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  • Author: Matti Pohjola
  • Publication Date: 11-1998
  • Content Type: Working Paper
  • Institution: United Nations University
  • Abstract: There is substantial evidence that new information technologies are in many ways transforming the operations of modern economies. More than half of employees use a computer at work in the most advanced industrial countries. About 10 per cent of the value of all private investment in fixed non-residential capital is devoted to computers and peripheral equipment in the United States and some other economies. This share goes up to 25 per cent when investment in information processing equipment is included. Nevertheless, all spending on information technology, including hardware, software and services, does not amount to more than 3-4 per cent of nominal GDP in these countries. The share is, however, increasing rapidly, indicating that a steady state has not yet been reached.
  • Topic: Economics, Government, Science and Technology
  • Political Geography: United States
  • Author: Francis Kramarz
  • Publication Date: 10-1998
  • Content Type: Working Paper
  • Institution: United Nations University
  • Abstract: The rapid diffusion of computers has widely changed the consequences of computer use on the labour market. While at the beginning of the eighties knowledge of computers was an obvious advantage in a career, this same knowledge is now so commonplace that the inability to use these tools is widely seen in many industries as a professional handicap. In relation to such drastic transformations, changes in the North American wage structure during the eighties in favour of the better educated have been interpreted by many analysts as evidence of skill-biased technical change. Evidence outside the US, and in particular in Europe, seems to support the idea that similar transformations affected most other labour markets.
  • Topic: Economics, Government, Science and Technology
  • Political Geography: United States, Europe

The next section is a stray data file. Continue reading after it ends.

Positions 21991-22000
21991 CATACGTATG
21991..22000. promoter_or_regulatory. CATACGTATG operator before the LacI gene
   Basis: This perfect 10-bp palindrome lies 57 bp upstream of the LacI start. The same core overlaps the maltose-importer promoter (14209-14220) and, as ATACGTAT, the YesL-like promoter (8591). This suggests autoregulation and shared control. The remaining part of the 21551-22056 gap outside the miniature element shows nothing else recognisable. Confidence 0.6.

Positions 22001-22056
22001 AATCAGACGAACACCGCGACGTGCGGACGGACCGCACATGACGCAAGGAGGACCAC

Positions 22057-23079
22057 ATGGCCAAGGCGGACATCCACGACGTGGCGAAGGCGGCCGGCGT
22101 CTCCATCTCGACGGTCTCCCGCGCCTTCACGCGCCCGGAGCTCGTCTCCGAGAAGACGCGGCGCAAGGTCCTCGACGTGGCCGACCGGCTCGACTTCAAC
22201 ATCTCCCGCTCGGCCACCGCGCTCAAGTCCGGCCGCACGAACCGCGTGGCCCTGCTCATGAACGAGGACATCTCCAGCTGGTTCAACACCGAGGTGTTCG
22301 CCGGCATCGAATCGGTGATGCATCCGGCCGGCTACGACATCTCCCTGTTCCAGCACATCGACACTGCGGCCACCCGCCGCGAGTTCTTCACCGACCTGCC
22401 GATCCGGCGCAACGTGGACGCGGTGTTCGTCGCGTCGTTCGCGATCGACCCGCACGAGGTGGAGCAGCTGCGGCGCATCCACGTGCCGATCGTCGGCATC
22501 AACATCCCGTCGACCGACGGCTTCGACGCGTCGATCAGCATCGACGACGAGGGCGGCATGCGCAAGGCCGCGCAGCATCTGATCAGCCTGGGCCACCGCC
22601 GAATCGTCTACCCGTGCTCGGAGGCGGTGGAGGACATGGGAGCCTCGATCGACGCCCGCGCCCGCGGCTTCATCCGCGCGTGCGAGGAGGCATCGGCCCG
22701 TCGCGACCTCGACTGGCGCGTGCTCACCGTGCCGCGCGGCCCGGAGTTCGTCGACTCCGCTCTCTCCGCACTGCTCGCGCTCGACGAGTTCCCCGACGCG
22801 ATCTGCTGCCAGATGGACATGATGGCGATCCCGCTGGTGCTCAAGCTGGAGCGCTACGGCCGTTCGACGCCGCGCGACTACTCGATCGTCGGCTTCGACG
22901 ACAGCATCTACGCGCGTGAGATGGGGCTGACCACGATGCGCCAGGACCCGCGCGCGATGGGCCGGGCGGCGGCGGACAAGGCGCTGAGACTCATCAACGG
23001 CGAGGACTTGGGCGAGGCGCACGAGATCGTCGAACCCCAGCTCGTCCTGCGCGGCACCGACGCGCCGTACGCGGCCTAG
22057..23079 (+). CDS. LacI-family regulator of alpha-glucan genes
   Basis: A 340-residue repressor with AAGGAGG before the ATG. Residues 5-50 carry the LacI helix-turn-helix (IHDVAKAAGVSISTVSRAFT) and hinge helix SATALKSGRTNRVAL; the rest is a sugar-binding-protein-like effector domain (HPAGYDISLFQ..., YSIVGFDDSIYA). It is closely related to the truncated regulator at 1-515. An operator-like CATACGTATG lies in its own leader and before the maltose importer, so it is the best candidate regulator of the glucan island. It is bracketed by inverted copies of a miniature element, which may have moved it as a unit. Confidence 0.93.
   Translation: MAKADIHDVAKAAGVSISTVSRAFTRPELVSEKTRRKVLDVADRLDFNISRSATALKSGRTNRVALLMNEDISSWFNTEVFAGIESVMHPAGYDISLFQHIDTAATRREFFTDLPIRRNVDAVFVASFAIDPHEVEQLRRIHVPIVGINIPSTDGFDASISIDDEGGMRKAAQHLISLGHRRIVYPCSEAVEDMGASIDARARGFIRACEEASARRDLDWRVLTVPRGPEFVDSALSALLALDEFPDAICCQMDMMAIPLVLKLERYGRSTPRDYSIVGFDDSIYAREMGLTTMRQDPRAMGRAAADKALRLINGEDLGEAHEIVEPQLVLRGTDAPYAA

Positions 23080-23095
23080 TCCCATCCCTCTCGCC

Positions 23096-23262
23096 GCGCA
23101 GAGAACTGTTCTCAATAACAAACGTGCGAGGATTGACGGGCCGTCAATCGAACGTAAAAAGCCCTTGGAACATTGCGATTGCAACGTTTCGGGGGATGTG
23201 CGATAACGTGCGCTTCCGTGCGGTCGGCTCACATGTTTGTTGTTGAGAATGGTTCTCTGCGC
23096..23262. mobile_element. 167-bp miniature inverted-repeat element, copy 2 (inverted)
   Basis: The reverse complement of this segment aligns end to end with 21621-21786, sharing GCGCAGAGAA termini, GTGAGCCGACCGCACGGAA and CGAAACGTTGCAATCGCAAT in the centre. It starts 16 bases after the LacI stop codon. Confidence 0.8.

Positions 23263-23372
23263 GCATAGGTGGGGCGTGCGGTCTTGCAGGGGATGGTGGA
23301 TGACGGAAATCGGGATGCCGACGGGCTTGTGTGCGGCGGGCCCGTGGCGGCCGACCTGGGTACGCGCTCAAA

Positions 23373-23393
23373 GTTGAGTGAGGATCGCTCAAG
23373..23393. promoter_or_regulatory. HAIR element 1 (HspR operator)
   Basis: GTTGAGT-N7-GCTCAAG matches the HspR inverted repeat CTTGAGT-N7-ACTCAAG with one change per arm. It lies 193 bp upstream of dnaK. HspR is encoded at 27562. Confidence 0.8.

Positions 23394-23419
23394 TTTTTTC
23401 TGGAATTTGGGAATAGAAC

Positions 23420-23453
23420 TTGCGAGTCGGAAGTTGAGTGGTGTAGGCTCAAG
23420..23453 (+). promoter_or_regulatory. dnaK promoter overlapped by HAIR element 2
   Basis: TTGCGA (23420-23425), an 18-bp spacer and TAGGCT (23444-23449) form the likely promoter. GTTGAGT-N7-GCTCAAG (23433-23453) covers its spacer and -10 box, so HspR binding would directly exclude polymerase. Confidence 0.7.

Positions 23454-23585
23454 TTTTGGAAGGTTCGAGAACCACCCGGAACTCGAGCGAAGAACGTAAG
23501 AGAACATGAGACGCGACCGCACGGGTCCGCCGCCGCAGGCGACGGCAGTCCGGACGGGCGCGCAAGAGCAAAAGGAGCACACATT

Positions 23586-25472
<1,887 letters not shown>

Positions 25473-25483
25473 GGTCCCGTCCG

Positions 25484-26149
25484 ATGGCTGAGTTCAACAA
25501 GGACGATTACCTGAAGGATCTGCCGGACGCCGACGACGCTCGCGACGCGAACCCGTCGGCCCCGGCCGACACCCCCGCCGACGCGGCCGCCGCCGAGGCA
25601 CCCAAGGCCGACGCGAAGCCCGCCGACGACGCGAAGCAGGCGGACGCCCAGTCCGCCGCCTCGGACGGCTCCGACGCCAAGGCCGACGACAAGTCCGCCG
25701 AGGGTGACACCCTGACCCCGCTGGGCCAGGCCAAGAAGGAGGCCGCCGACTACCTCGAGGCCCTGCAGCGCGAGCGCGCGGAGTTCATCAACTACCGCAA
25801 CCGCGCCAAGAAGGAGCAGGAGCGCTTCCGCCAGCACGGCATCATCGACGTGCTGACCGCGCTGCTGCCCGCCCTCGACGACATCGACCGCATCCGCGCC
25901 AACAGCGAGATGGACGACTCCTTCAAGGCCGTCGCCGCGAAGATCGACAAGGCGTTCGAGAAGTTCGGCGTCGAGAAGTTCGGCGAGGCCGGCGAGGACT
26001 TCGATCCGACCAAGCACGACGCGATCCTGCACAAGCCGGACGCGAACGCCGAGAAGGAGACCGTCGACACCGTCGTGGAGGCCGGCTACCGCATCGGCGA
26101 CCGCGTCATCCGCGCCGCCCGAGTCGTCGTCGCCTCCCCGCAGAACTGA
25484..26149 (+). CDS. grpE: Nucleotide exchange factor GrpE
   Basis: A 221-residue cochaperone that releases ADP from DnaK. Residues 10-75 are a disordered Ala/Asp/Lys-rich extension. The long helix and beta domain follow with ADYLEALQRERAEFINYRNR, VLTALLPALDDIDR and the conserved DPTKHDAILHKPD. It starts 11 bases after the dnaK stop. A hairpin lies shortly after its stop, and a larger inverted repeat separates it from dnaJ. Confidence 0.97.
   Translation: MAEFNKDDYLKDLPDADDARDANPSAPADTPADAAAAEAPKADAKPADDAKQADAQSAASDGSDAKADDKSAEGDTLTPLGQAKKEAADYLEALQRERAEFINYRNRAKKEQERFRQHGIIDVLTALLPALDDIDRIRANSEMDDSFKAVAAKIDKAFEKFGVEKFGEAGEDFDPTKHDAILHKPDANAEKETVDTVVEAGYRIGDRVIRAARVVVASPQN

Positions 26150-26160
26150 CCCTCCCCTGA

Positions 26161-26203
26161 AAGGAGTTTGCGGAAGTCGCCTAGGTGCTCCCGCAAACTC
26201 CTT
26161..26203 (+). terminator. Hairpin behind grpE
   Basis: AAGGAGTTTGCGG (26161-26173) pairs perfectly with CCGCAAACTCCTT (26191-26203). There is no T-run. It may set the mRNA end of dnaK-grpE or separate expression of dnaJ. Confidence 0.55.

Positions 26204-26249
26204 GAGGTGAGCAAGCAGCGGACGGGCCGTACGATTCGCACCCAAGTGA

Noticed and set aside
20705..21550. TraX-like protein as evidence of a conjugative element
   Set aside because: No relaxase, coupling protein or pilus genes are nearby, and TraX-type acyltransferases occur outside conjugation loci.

• Author: Tony Addison
  • Publication Date: 10-1998
  • Content Type: Working Paper
  • Institution: United Nations University
  • Abstract: Reconstructing Africa's war damaged economies is an urgent task. This is especially so in a group of countries - Angola, Eritrea, Ethiopia, Guinea-Bissau, and Mozambique - which must also complete their economic and political transition from state socialism. Somalia, which shares their common history, must eventually be rebuilt. All of these countries must address their deep problems of underdevelopment and poverty. The challenges are therefore three-fold: to overcome underdevelopment, to make the transition from state socialism, and to reconstruct economies and societies.
  • Topic: Democratization, Development, Economics, Emerging Markets
  • Political Geography: Africa, Mozambique, Ethiopia, Somalia, Angola, Eritrea, Guinea-Bissau
  • Author: Richard M. Auty
  • Publication Date: 09-1998
  • Content Type: Working Paper
  • Institution: United Nations University
  • Abstract: Since the 1960s the resource-rich developing economies have under-performed compared with the resource-deficient economies. This paper explains why and outlines the reforms that are required in order to achieve environmentally and socially sustainable resource-rich development. It argues that structural change in the resource-rich countries causes the tradeable sector to shrink vis-à-vis the nontradeables sector (that includes protected manufacturing) in a manner that is not sustainable. This adverse trend in the production structure is associated with policies to close the economy and create discretionary rents behind protective barriers that result in the cumulative misallocation of resources. The build-up of produced capital and skills is slower than in the successful resource-deficient countries. Overall, the inherently slower and less egalitarian economic growth trajectory of the resource-rich countries is intensified and the end result is usually a growth collapse. The collapse causes all forms of capital, including institutional, social and natural capital, to run down. Economic reform is therefore protracted and it may take in excess of one generation to restore sustainable rapid growth. The adverse features of resource-rich development tend to be more pronounced in the smaller countries. They are also heightened where the resource rents accrue mainly to the central government, as in the mineral economies and in the slow-reforming transition economies. Successful reform requires not only appropriate macro and micro policies, but also the construction of institutions to limit the scope for governments to misallocate resources. Part of the explanation for the superior performance of the resource-deficient countries is that their spartan endowment of natural capital acts as a constraint on government failure by placing a premium on the need to nurture scarce resources, including skills, institutions and social capital, and to achieve an efficient allocation of capital.